@CoreenMagaway : Insensitive ? read your comment again. In any case there are more people raped in US then in India, even though Indian population is 4 times of US. A recent study shown that nearly 50 percent of Australian Women sexually harassed . It looks like only you pick India, at least in India people came to road in your country that never happened . Pity on you.

CoreenMagaway
CoreenMagaway

Say.. how many women are raped in India? Irrelevant i know but that's just to show that both countries have unpleasant things to worry about. The point is that now is not the time to publish articles like this -the purpose may be to simply advise but really at this time, it's more like showboating. Insensitive and offensive.

JuliusCSar
JuliusCSar

Our country is just in the west of--beside--the Pacific Ocean, the largest body of water in the planet. A lot of major typhoons hit our country first before they hit the rest of the world. As they say, Philippines is Taiwan's and Japan's typhoon gauge and warning. Because of this we are so used to typhoons. However we should consider that risk is viewed differently by different people. Like other people whose psychological reaction is to take risk lightly (we can say, to adapt) after constant experience, many of my countrymen who underestimated the super typhoon and soon fell victim of it thought they would be able to handle the immensity of Typhoon Yolanda, as we call it locally.

I've been following the news, and been a witness of how the death toll grew from 3 to more than ten thousand. And quite frankly, I felt a mix of sorrow and disappointment to the victims - they should not have risked their lives by refusing to evacuate and looking after their homes. But this is simply what an outsider would say. What you don't and refused to know (funny as a journalist you did not even researched well) (1) there are not a lot of evacuation centers in the rural areas like Samar, a case in point even the hospitals, schools, City Halls, etc. were destroyed; (2) the government did try to evacuate every people they could, in fact a day or two before the country was hit by the typhoon the President warned the entire country of Typhoon Yolanda on national tv and I daresay that his statement caused an alarm, convincing more people to evacuate; (3) countries are not M&Ms that have different colors, but are M&Ms all the same... what you know and said about this recent tragedy is something you seemed to pull from CNN, which by the way is not the best source in this case.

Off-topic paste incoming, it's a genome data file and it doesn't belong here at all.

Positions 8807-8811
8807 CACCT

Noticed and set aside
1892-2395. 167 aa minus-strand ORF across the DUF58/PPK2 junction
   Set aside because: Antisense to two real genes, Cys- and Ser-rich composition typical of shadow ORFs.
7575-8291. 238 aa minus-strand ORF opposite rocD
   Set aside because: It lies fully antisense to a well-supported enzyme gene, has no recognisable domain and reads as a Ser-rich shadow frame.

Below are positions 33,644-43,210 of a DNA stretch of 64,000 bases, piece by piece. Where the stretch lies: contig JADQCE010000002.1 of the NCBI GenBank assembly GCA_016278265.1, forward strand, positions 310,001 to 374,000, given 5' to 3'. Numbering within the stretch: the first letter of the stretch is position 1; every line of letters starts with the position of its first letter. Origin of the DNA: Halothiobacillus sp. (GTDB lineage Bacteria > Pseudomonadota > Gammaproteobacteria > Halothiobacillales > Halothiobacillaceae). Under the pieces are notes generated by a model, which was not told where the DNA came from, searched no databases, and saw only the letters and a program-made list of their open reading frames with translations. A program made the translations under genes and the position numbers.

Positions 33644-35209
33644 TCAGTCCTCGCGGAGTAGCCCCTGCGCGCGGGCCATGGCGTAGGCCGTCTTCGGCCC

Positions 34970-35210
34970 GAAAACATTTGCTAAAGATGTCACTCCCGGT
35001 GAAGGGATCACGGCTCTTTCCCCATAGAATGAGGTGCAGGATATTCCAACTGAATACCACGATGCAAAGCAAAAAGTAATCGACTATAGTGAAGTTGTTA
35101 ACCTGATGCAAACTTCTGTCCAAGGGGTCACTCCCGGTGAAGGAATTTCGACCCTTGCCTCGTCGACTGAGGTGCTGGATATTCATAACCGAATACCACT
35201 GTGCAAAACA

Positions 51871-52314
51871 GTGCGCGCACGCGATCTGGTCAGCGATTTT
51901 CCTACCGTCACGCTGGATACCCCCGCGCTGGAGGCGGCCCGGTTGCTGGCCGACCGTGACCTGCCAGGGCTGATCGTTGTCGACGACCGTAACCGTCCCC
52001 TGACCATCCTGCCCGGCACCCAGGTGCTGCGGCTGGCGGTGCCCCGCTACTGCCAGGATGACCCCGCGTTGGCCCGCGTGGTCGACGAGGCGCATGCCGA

I am not speaking in defense of my country. I myself believe that the Government lacked a system, and is a failure for not being proactive in risk management when our country is most vulnerable to calamities. However I find this article insensitive and poorly written. First, the article starts by saying Philippines was hit by a super typhoon, then continues with Oh hey we did experience something like that--almost as huge but not quite--a month ago. Then assumes But hey look at what we did, aha aha?! Oh and we got a star for what happened. Seriously - that news is one month late. But why publish it now? Because you want comparison to make this news a hit, and disappointingly at the expense of my country, its people, and our very fresh wound. Second, I get the 2 core messages of this article- that preparation and a good system of dealing with risks save a lot of lives and that we should learn from history. But I have to pop that big bubble on your head - Yolanda is by far the most destructive typhoon we experienced, and yes WE will learn from IT not from you and this stupid article. Our government deals with Filipinos, and yours deals with Indians. The worldview--beliefs, perceptions, priorities, experiences, etc.--is widely distinct. We have barangays, the smallest unit of government, and definitely with this experience our government should mobilize and empower them better. We need this experience to galvanize our nation.